Their usual focus wouldn’t allow 126 points in a 40-minute basketball game and wouldn’t have resorted to a cheap shot when the wheels fell off (Campazzo is just 21 and not part of the old guard). If they were playing together, and getting sizable contributions from more than just Scola and Ginobili on a nightly basis, the wheels wouldn’t have fallen off in the first place.
Which just leaves tough. It’s a big game, which means inherently Scola and Ginobili—the Olympics’ third and fourth best scorers—will be geared up.
Coach Julio Lamas needs to throw the tough challenge out to the other guys: Carlos Delfino to hit shots; Andres Nocioni to be the bull they need him to be; and Pablo Prigioni to hurdle what must have been excruciating pain earlier in the week—kidney stones are no picnic, I hear—and get this team clicking how they were against Lithuania the Olympic opener.
Sheridan is high on Brazil because of their triumvirate of NBA-tested bigs: Nene, Tiago Splitter and Anderson Varejao.
Alternately, that’s exactly why I’m down on them.
Think about this tournament’s biggest moments: Fridzon beats Brazil, Mills beats Russia, Deng and Co.’s three 3s in the final minute thwarted by Jose Calderon’s six free throws and heady dribbling as time expired.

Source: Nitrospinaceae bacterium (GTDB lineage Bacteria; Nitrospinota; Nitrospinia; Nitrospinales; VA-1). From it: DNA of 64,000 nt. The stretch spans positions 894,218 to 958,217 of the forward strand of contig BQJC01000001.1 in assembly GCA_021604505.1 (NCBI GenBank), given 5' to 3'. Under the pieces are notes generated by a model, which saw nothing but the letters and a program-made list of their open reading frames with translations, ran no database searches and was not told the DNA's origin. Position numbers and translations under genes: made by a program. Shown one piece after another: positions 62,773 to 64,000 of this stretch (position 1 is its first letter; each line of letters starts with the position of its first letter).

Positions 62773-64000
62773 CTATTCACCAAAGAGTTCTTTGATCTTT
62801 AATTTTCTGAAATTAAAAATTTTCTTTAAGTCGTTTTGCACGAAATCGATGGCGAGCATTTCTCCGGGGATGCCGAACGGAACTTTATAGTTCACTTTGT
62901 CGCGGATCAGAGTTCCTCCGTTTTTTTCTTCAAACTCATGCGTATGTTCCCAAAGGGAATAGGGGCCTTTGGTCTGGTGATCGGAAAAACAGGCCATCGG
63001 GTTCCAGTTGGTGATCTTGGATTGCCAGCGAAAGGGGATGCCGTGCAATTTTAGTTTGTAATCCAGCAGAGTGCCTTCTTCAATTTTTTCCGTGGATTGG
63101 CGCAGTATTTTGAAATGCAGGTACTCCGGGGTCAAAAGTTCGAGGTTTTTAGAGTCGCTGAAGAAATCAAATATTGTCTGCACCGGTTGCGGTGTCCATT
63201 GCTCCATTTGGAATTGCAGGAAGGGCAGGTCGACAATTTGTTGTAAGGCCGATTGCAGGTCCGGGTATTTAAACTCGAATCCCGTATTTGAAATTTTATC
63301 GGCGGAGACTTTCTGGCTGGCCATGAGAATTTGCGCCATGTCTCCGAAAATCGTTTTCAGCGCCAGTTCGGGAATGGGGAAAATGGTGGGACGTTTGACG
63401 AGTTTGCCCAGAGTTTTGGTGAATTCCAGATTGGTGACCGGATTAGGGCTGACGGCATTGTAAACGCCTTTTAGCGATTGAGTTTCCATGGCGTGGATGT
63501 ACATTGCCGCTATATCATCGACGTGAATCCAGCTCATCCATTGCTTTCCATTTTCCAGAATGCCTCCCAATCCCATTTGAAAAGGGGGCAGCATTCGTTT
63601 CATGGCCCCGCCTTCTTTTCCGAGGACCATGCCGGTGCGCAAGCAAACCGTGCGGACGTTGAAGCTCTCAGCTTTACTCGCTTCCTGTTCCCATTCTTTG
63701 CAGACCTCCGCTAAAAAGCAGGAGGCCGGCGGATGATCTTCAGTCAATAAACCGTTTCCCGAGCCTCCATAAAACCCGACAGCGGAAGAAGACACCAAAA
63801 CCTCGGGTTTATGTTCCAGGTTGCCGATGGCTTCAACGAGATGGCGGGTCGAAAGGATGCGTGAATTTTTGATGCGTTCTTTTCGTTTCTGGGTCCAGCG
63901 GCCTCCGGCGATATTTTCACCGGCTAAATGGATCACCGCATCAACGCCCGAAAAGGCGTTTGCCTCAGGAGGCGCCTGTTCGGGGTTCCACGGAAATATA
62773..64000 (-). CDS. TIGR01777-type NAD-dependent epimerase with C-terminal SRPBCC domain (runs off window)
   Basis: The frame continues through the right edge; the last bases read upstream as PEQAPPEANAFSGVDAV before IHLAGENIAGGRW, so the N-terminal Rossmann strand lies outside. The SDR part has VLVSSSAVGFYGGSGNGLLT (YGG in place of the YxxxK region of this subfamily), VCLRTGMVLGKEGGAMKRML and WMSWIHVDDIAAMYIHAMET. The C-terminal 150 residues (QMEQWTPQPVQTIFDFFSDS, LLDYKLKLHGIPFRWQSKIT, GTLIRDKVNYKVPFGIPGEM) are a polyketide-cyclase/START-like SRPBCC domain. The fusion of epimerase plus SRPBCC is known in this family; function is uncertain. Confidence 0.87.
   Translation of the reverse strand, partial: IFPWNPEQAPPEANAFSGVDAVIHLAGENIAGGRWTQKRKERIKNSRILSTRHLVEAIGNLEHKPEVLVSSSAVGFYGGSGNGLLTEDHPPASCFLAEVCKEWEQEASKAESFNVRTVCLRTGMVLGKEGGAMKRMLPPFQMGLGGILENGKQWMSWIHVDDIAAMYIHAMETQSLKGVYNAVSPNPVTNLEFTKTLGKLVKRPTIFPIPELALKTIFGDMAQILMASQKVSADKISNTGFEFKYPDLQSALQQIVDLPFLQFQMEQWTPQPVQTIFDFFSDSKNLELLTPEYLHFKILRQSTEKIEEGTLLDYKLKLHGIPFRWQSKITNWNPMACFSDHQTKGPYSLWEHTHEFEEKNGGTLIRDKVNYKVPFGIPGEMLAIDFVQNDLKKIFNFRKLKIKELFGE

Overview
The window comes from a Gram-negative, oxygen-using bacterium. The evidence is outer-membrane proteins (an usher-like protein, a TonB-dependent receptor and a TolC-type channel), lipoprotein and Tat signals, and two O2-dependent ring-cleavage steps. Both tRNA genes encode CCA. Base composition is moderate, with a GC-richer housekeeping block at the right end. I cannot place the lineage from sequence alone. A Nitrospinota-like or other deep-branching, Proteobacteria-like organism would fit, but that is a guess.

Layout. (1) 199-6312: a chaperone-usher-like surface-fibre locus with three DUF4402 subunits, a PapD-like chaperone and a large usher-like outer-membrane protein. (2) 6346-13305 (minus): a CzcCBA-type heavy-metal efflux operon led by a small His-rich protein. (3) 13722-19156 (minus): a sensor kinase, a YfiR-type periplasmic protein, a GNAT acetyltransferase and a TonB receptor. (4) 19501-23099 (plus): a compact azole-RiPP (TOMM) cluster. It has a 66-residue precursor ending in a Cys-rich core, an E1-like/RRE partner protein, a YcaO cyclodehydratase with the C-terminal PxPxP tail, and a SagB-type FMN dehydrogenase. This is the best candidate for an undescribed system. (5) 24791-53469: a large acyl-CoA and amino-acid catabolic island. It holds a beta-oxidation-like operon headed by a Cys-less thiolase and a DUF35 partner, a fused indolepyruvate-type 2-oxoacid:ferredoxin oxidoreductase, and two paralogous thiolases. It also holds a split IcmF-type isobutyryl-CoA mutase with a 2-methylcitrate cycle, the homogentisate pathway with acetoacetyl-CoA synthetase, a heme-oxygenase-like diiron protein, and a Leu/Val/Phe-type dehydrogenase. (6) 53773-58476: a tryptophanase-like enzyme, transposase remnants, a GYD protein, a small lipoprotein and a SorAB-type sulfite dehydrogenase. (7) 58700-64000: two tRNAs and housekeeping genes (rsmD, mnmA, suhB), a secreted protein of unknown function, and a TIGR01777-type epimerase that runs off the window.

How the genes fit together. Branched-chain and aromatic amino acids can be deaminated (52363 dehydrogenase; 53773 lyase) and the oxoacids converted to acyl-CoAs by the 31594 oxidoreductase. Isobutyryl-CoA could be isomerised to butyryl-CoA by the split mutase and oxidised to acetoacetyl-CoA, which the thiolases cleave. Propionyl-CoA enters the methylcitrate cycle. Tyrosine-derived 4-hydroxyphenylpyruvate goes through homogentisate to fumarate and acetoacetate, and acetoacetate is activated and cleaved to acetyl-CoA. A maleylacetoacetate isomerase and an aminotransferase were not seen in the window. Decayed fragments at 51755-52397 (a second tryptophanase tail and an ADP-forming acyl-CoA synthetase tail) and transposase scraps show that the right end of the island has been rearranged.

Perimeter scorers win these games late, and Ginobili has another classic left in those international legs. Don’t throw dirt on him just yet.
Gibson’s Pick: Argentina by 1
Sheridan’s Pick: Brazil by 3.
USA (5-0) vs. Australia (3-2) | 5:15 PM EST
Yesterday I attributed Australia’s three-game winning streak to Patty Mills’ newfound success off the ball. Much of that is thanks to Brett Brown’s confidence in Matthew Dellavedova and Joe Ingles as primary ball handlers.
It’s one thing to maintain your dribble and get into your offense against China or even Russia’s matchup zone; doing it with Russell Westbrook, Chris Paul—or both—in your grill is a different animal.
With Team USA’s interior play as its known weakness, Australia will need to get something offensively out of either Aron Baynes or Aleks Maric, who have been chipping in as a tandem quite nicely of late. A majority of Maric’s touches come when he’s pinned someone on the block, while Baynes has relied on the pick and roll (usually with Dellavedova) to notch his points off of lobs.
Neither of those scenarios will come easily against a defense that guards you out to half court.
Australia needs its escape valves to play well in the face of pressure if they want to score against the States. That means that once their guards get the offense moving, Ingles and Brad Newley need to attack from the wings and David Andersen needs one of those 3-of-3 from 3-point range starts that he had against China on Monday.
The best news for Team USA is that Australia wants to push it. Mills plays quickly and the other Boomers follow suit, living off of mismatches and open lanes created by havoc and defensive uncertainty.
Unfortunately for the Boomers, that’s just the sort of chaotic environment in which Team USA does its best work.
Gibson’s Pick: United States by 19
Sheridan’s Pick: United States by 35